In the last year, the nation has been so preoccupied with terrorism fears and economic woes that George W. Bush’s actions on many critical issues have gone largely unnoticed. Nowhere is this more true than with Bush’s record on protecting the environment. Not that anyone expected a green administration — Bush’s ardently pro-business stance left little doubt he would always favor private gain over the public good, on the environment as in all other things. But the president’s record on environmental issues — from withdrawing from the Kyoto agreement on global warming to pushing a Neanderthal, fossil-fuel-driven energy policy — has been so abysmal that it has surprised even the most cynical observers.
Environmental journalist Ted Williams — who wrote our story on the Bush administration’s plans to build roads through the wild lands remaining in our national forests (“A Crossroad for Wilderness“) — is no cynic. But he is a contrarian — such a contrarian, in fact, that until recently he called himself a Republican. Never mind that he is 56 years old and isn’t sure he’s ever voted for a Republican. Never mind that he’s spent much of the last 30 years reporting on Republican-led initiatives that threaten our air and water and endanger our wildlife. Truth be told, Williams says, for years he kept calling himself a Republican mostly just to tweak his wife and friends. First and foremost, though, Williams is a passionate outdoorsman, who has hiked and camped in dozens of national forests and regards Alaska’s Tongass rain forest as “definitely our wildest and most beautiful.”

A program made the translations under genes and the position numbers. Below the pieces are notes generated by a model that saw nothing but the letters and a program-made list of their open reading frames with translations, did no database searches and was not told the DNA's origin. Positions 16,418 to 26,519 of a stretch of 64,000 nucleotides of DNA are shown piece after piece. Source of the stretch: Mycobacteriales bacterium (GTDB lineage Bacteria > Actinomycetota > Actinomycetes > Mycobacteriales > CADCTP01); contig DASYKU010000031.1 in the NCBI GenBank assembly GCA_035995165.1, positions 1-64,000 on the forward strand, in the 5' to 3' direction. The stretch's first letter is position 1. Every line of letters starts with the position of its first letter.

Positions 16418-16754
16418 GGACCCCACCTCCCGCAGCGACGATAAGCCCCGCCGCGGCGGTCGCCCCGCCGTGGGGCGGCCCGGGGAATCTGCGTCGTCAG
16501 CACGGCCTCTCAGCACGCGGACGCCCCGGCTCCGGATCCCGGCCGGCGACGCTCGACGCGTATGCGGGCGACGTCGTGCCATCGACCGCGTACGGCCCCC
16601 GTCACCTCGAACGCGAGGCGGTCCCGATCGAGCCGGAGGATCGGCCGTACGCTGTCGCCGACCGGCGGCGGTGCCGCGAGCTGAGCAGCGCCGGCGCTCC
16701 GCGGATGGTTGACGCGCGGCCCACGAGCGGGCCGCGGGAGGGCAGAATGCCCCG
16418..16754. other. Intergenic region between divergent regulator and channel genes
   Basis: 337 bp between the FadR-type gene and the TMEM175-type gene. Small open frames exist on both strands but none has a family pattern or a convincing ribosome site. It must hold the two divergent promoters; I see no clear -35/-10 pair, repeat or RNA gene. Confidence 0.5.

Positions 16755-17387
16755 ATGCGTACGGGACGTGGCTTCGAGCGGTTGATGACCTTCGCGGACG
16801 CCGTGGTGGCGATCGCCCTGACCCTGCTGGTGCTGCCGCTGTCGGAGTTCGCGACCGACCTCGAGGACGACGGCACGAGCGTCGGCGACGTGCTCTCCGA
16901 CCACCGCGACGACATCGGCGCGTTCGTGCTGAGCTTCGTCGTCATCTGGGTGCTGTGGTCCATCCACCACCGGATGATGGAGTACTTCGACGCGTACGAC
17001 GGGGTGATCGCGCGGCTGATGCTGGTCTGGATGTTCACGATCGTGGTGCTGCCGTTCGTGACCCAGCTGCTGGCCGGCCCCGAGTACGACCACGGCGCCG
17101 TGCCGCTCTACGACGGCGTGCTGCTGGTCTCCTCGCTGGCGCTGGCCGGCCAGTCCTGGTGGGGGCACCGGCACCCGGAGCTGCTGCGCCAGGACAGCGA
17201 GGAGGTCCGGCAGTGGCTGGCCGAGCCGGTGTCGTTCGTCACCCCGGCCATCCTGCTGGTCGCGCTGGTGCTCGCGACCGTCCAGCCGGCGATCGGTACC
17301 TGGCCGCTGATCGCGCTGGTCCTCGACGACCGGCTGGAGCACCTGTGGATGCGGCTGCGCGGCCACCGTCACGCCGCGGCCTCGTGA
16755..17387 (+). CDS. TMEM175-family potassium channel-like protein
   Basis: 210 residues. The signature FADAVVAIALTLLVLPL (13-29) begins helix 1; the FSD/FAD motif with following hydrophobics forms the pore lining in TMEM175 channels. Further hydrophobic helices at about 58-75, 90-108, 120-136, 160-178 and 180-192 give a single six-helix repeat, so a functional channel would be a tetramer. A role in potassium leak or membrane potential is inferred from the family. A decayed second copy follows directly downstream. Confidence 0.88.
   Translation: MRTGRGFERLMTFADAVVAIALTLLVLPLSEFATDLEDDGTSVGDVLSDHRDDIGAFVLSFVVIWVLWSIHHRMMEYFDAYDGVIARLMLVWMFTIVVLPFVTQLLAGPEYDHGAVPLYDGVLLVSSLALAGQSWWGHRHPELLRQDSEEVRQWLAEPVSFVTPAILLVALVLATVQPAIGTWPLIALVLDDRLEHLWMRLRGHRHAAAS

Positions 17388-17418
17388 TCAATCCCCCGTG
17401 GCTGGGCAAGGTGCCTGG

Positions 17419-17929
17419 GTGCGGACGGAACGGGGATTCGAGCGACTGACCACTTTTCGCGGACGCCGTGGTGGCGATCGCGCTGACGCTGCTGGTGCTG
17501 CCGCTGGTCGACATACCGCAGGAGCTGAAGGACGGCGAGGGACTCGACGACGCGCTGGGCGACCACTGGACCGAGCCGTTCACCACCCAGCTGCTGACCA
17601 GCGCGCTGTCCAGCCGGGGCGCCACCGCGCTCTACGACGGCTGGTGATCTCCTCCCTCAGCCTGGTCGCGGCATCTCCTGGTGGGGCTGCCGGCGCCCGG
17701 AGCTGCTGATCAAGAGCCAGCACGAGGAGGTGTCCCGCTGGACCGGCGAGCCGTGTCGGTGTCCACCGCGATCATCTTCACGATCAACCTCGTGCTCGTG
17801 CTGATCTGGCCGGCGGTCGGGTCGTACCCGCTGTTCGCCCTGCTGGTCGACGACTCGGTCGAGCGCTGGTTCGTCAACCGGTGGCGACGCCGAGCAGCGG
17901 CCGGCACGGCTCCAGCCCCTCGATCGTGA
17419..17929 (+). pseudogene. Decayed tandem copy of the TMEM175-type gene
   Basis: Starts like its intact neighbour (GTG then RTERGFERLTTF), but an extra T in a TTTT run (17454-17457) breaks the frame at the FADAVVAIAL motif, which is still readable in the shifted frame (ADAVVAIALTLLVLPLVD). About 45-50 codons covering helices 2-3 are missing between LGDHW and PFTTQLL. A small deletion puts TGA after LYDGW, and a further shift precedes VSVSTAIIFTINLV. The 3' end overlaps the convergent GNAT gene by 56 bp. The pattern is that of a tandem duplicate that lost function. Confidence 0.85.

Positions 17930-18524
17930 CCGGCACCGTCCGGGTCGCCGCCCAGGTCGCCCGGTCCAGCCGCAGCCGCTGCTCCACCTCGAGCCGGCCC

In a major victory for wilderness, Clinton’s Forest Service issued a ban in 1999 on building roads in the most wild areas of the national forests. But the Bush administration quickly began undermining that policy, and by July 2001, had removed 12 forests from roadless protection, including the Tongass. Roads, of course, not only bring in logging trucks. They also pave the way for the resorts and other kinds of development that those who treasure the wild most fear. Now, it appears, about the only thing that can stop the bulldozers from rolling through America’s largest rain forest is legislation currently before Congress. “We all thought the Tongass was finally saved,” says Williams. “It’s such a disappointment to see Bush come in and undo all that had been accomplished.”
Much of the corporate-owned media hasn’t figured it out yet, but these are good times to be a journalist in Washington, D.C. With an administration so entwined with business it would make Ronald Reagan blush, the need for the press to be a vigilant watchdog is more crucial than ever. So we at Mother Jones are delighted to announce the appointment of Ken Silverstein as our Washington editor. Silverstein, 44, has been covering the Capitol since the early days of the Clinton administration and has earned a reputation as a dogged reporter who probes beyond the official line and unearths the real story. Earlier this year, American Journalism Review named Silverstein one of the “unsung stars” of Washington journalism. In this issue, he explores how the odd coupling of evangelical Christians and hard-line Jews has helped transform Bush’s policy toward Israel [“Born-Again Zionists“]. “It’s got to be one of the strangest alliances ever,” he says of the evangelical/Jewish coalition. “After all, the evangelicals believe the Jews will be destroyed in the Apocalypse.”